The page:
Norm Lownds, Ph.D., known as “Dr. Norm,” curator of the Michigan 4-H Children’s Gardens since 1997 will retire June 30.
The Michigan 4-H Children’s Gardens opened in 1993 as a place for children to learn about plants and science while satisfying their innate wonder and curiosity.
The Michigan 4-H Children’s Garden was designed by MSU Parks and Planning designers Jeff Kacos and Deb Kinney, working in consultation with the garden’s founding curator, Jane Taylor. The Michigan 4-H Children’s Garden was the first garden in the United States developed specifically for the education of children on a university campus and launched a national and international focus on the development of gardens designed specifically for children. It has been called the “most creative half-acre in America.”
Under Lownds’ direction the gardens have received many awards for its innovative design as well as for the incorporation and use of technology, including an online virtual tour; Wonderwall – a website for students and teachers to ask questions and interact with MSU experts; Wonder casts – time-lapse videos of plants growing; and a Digitally Integrated Garden Network (DIGN) – an online digital community that connects schools and school gardens from across Michigan to the 4-H Children’s Gardens and to scientists at MSU.
The garden footprint and reach nearly doubled under Lownds’ leadership. In 2003, the indoor garden opened providing year-round educational access to science-based learning. The Curiosity Classroom and Garden Gateway Classroom were also added as indoor classrooms for 4-H Children’s Gardens programming.
In 2008, the 2,500-square-foot Pete and Sally Smith Schoolyard Demonstration Garden opened to provide educators with ideas and learning concepts in developing outdoor gardens in schoolyards and community spaces, and as a demonstration space for environmentally-friendly landscape materials.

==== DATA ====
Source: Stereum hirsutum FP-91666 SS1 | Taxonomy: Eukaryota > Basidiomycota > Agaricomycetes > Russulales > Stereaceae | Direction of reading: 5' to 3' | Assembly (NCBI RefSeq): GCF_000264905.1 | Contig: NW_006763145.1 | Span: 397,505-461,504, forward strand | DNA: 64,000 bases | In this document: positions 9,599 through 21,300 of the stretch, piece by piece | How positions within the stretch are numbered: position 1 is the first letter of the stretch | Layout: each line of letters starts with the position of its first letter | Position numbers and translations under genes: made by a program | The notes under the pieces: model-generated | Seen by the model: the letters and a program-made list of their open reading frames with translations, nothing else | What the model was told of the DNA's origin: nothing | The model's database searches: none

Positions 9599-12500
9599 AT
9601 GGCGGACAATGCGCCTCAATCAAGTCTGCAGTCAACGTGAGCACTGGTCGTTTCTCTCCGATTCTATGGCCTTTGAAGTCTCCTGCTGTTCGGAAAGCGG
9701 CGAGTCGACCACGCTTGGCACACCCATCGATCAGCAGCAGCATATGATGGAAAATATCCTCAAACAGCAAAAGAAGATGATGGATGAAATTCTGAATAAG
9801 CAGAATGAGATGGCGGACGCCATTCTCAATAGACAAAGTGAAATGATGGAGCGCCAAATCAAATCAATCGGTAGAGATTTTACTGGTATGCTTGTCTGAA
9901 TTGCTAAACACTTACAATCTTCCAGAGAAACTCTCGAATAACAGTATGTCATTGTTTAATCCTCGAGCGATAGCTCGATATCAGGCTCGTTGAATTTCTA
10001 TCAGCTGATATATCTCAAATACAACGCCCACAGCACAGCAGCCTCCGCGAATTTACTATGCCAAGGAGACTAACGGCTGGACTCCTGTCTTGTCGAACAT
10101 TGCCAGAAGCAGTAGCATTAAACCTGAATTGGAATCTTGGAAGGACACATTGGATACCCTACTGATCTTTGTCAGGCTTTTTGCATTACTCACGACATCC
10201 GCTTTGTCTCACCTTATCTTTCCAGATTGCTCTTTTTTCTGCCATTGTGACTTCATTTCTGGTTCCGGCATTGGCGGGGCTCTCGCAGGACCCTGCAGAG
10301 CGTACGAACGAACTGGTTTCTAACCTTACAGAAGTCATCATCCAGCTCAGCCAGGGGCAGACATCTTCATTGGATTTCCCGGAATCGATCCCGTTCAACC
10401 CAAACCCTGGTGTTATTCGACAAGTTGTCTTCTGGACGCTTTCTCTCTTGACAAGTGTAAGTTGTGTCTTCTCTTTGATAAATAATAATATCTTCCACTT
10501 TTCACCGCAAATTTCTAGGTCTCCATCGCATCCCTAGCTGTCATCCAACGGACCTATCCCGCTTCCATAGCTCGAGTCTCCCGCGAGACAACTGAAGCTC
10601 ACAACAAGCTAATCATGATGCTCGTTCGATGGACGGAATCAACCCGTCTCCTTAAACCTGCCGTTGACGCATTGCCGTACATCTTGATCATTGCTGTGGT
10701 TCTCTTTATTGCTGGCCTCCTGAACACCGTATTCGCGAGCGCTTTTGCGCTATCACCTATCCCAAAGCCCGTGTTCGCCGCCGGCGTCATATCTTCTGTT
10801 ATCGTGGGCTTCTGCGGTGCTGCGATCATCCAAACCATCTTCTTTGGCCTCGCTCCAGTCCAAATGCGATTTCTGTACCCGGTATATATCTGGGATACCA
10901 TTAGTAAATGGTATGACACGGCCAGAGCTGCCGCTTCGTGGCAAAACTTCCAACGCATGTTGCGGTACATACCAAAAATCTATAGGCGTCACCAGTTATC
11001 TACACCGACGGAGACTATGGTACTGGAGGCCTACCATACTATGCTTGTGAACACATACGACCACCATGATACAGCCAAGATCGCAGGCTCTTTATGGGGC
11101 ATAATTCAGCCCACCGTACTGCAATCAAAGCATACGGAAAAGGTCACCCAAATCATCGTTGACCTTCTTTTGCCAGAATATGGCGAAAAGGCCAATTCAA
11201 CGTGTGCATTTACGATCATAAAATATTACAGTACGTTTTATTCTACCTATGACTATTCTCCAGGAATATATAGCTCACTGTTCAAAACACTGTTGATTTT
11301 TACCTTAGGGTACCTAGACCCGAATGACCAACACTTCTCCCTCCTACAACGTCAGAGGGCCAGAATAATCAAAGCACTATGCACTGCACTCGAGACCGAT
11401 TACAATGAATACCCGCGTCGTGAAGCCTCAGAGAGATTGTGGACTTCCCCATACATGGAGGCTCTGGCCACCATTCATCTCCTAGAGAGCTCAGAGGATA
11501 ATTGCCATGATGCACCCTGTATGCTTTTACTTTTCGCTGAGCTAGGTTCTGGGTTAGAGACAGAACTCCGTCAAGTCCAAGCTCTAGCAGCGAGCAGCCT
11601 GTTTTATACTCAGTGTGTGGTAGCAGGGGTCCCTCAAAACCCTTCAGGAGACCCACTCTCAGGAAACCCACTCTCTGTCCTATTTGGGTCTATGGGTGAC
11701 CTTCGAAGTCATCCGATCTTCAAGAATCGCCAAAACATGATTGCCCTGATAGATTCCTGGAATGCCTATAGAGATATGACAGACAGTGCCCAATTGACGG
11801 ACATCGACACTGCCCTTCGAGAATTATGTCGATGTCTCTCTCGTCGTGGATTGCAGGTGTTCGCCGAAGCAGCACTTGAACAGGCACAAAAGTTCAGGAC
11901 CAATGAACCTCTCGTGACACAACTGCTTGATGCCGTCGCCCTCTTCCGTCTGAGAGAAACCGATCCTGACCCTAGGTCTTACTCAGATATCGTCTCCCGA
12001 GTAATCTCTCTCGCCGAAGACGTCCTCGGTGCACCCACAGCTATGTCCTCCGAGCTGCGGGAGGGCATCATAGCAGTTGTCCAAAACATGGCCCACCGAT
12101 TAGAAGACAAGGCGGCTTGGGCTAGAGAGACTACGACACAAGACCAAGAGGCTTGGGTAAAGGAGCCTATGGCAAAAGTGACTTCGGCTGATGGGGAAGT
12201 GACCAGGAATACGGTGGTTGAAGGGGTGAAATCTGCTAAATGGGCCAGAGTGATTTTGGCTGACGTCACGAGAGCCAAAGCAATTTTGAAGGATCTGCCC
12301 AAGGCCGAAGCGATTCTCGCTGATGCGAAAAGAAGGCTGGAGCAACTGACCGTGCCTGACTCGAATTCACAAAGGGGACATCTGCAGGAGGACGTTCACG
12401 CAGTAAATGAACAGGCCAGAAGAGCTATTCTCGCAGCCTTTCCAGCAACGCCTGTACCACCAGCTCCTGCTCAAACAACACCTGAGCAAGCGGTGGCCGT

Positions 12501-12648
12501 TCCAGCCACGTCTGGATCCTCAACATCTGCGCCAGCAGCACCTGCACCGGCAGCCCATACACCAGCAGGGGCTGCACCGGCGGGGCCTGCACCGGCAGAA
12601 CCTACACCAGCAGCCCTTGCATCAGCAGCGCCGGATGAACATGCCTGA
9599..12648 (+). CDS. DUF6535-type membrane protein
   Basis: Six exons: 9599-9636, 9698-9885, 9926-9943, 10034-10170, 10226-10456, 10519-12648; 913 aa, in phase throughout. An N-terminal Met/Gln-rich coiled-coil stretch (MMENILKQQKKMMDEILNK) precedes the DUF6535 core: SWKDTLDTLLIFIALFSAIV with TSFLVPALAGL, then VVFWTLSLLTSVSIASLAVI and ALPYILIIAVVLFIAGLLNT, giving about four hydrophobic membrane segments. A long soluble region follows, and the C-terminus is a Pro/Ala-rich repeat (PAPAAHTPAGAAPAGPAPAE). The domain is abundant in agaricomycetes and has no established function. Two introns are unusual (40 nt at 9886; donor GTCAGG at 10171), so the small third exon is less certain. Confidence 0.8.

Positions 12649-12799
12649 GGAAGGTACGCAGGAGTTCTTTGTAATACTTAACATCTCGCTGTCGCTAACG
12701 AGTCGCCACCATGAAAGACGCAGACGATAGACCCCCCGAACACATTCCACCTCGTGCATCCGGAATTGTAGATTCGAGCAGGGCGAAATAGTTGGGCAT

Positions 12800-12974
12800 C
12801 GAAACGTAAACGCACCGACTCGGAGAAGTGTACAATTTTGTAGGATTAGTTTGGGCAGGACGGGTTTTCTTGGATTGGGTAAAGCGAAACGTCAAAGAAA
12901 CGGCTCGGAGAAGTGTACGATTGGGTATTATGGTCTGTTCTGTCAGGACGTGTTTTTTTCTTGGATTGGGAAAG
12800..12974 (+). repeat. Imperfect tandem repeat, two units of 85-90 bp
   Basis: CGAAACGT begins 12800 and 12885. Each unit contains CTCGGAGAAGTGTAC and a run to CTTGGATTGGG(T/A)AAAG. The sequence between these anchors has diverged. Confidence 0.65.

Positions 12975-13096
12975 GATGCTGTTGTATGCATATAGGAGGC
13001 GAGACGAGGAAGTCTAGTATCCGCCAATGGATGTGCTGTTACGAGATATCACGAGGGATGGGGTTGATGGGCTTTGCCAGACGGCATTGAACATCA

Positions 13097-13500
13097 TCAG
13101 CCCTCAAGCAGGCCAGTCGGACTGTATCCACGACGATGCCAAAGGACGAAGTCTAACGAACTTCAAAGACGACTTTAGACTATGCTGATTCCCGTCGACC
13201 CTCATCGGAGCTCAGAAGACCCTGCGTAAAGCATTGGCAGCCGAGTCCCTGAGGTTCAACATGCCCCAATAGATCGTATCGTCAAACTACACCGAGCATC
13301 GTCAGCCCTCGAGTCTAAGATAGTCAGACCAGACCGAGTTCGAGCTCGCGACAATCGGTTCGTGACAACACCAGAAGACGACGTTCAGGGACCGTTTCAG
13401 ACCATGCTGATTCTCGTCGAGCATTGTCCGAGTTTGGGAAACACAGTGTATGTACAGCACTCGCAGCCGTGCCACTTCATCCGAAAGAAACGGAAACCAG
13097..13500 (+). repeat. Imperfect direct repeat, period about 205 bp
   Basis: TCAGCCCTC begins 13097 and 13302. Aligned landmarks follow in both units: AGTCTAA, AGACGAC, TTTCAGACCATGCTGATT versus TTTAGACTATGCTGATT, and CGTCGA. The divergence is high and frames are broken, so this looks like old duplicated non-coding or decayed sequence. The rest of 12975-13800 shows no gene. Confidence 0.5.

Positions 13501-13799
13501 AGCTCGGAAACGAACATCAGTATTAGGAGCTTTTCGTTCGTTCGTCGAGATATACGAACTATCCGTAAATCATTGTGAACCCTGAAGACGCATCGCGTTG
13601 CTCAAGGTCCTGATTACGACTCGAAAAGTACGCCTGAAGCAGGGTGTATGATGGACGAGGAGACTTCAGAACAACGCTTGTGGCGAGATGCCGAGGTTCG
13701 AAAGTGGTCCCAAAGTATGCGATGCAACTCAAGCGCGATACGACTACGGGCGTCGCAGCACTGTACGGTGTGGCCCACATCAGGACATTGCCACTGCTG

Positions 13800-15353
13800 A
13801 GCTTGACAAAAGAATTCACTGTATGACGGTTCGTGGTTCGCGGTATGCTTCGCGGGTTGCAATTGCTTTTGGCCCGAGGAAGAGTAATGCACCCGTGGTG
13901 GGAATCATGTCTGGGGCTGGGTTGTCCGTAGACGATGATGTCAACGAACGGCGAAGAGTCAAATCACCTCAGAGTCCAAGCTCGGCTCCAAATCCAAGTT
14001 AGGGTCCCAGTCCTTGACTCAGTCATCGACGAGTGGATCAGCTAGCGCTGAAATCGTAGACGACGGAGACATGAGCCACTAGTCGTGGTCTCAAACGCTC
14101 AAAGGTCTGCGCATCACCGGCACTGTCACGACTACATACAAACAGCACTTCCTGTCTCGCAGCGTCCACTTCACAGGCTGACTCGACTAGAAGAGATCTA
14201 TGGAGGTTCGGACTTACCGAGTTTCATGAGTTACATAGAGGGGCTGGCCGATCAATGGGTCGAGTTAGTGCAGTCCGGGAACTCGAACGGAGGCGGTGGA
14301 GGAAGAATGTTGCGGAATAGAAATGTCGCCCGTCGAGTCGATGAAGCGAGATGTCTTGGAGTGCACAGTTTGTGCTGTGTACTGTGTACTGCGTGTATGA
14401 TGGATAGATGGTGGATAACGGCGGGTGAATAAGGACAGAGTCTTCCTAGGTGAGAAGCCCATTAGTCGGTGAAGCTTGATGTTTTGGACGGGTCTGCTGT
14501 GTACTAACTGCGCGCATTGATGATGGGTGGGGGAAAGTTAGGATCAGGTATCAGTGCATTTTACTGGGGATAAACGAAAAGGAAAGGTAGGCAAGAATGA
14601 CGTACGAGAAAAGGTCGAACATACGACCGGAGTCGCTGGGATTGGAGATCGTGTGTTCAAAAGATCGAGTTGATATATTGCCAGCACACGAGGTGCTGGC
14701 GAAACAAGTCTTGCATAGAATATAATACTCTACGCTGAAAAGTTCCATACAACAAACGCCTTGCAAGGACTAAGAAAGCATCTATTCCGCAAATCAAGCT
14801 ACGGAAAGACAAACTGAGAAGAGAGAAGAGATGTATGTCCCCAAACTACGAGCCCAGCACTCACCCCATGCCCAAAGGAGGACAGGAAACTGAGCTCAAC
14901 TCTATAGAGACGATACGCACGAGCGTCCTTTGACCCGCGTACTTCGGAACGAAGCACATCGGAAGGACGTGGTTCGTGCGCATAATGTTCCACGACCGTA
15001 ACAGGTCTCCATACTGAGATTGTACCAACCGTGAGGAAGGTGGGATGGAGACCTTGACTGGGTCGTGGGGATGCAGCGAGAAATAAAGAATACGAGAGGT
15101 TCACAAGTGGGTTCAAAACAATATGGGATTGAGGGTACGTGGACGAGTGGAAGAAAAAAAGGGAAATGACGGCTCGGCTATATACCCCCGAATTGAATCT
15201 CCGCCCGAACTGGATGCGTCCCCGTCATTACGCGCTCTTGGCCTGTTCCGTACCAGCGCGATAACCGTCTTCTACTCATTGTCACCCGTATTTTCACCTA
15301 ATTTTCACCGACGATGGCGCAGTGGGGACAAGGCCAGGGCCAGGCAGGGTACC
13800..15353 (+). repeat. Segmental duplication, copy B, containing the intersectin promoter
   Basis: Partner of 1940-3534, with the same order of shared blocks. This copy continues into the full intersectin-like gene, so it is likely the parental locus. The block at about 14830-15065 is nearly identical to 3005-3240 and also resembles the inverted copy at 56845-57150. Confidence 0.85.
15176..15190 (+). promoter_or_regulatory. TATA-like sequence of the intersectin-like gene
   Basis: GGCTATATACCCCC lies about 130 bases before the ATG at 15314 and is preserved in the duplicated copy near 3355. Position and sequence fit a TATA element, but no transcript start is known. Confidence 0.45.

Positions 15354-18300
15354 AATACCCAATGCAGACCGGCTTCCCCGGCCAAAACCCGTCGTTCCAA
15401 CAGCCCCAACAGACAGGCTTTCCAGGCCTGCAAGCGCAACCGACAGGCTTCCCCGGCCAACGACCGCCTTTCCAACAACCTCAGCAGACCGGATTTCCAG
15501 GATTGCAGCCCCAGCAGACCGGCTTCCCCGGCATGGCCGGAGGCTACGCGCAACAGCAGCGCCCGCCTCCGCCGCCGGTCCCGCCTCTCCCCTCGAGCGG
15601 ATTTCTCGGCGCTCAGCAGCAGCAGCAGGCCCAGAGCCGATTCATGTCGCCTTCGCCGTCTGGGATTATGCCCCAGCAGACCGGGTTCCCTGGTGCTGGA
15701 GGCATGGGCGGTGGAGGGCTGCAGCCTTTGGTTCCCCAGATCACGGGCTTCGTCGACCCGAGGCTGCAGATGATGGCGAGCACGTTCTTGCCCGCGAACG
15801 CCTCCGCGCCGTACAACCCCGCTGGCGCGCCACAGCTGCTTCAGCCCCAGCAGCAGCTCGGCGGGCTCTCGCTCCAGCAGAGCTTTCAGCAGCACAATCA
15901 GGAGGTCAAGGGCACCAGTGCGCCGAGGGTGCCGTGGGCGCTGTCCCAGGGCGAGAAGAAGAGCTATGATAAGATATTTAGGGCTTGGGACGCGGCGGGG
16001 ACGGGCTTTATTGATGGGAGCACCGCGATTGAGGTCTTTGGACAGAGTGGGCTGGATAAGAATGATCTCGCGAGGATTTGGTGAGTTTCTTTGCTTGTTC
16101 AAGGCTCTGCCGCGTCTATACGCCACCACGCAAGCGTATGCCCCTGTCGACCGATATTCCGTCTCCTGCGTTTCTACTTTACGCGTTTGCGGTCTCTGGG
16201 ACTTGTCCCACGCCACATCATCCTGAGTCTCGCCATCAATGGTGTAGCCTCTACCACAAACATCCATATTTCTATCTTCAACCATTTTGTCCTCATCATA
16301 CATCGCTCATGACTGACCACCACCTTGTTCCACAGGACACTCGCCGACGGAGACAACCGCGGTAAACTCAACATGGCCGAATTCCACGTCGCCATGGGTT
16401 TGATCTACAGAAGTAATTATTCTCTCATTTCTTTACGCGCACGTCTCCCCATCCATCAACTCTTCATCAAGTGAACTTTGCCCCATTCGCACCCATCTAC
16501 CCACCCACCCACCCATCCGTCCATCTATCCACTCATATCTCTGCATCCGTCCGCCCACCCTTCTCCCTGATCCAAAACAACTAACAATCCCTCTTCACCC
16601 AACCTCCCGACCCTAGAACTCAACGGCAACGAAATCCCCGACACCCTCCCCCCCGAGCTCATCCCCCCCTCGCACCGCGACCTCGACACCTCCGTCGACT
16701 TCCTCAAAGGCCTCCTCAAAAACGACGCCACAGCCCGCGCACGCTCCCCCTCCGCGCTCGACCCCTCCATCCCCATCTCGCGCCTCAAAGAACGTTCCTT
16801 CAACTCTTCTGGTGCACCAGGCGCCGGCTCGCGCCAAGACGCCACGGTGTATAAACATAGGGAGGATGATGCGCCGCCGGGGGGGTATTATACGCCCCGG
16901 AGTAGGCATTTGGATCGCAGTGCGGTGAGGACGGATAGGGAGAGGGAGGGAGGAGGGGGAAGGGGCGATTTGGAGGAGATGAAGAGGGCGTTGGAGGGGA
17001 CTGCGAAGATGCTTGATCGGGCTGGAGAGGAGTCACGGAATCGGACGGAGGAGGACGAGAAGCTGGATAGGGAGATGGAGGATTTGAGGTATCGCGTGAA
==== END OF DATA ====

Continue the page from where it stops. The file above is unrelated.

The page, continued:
In 2018, community partnerships were established with the Capital Area District Library to install a story walk with book pages on display throughout the garden. Local artist Kelly Boyle also led a community mural project which is now on display in the gardens.
Over the past two decades, the 4-H Children’s Gardens program reach also increased significantly with Lownds’ vision. Each year approximately 100,000 people visit the gardens. This totals more than 2 million people, mostly kids, who have walked, ran, touched and often hugged their favorite things in the garden.
Annually, 14,000 youth, primarily in grades K-4, have participated in the Butterflies in the Garden and other programs through school-based partnerships. Head Start on Science (HSOS) is creating and testing new ways of professional development for Head Start teachers to specifically increase their comfort with, interest in and ability to teach science to preschool children. Seeds of Science multi-day 4-H Children’s Gardens field trip experiences develop and evaluate student attitudes toward science and changes in their specific content knowledge. For the last seven years, the 4-H Children’s Gardens educational programs have provided the Broader Impacts connection for numerous National Science Foundation grants where students have been engaged in cutting-edge plant science, how plants tell time and even strawberry DNA extraction.
The Michigan 4-H Foundation looks forward to continuing its partnership with MSU Extension and the MSU Department of Horticulture in supporting and identifying the next curator for the Michigan 4-H Children’s Gardens.
Gifts to the Michigan 4-H Children’s Gardens in honor of Norm Lownds, can be made to the Michigan 4-H Foundation at: https://mi4hfdtn.org/memorial-tribute-gifts.